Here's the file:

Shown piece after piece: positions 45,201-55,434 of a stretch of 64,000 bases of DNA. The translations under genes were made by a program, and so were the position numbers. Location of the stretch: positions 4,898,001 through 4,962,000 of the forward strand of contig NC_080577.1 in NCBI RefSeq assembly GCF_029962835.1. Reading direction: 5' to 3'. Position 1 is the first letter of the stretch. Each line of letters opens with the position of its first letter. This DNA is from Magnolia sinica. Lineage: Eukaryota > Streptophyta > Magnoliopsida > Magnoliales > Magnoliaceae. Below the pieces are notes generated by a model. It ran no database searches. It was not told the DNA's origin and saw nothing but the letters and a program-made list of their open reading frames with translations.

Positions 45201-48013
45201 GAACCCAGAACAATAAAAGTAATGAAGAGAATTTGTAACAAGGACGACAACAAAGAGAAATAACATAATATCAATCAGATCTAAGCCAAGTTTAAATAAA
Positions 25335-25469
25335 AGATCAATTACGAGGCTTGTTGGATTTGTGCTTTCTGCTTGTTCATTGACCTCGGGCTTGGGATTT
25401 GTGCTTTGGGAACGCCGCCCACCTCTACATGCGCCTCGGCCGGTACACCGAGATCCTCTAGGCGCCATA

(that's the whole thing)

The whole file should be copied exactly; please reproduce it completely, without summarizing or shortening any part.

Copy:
Shown piece after piece: positions 45,201-55,434 of a stretch of 64,000 bases of DNA. The translations under genes were made by a program, and so were the position numbers. Location of the stretch: positions 4,898,001 through 4,962,000 of the forward strand of contig NC_080577.1 in NCBI RefSeq assembly GCF_029962835.1. Reading direction: 5' to 3'. Position 1 is the first letter of the stretch. Each line of letters opens with the position of its first letter. This DNA is from Magnolia sinica. Lineage: Eukaryota > Streptophyta > Magnoliopsida > Magnoliales > Magnoliaceae. Below the pieces are notes generated by a model. It ran no database searches. It was not told the DNA's origin and saw nothing but the letters and a program-made list of their open reading frames with translations.

Positions 45201-48013
45201 GAACCCAGAACAATAAAAGTAATGAAGAGAATTTGTAACAAGGACGACAACAAAGAGAAATAACATAATATCAATCAGATCTAAGCCAAGTTTAAATAAA
Positions 25335-25469
25335 AGATCAATTACGAGGCTTGTTGGATTTGTGCTTTCTGCTTGTTCATTGACCTCGGGCTTGGGATTT
25401 GTGCTTTGGGAACGCCGCCCACCTCTACATGCGCCTCGGCCGGTACACCGAGATCCTCTAGGCGCCATA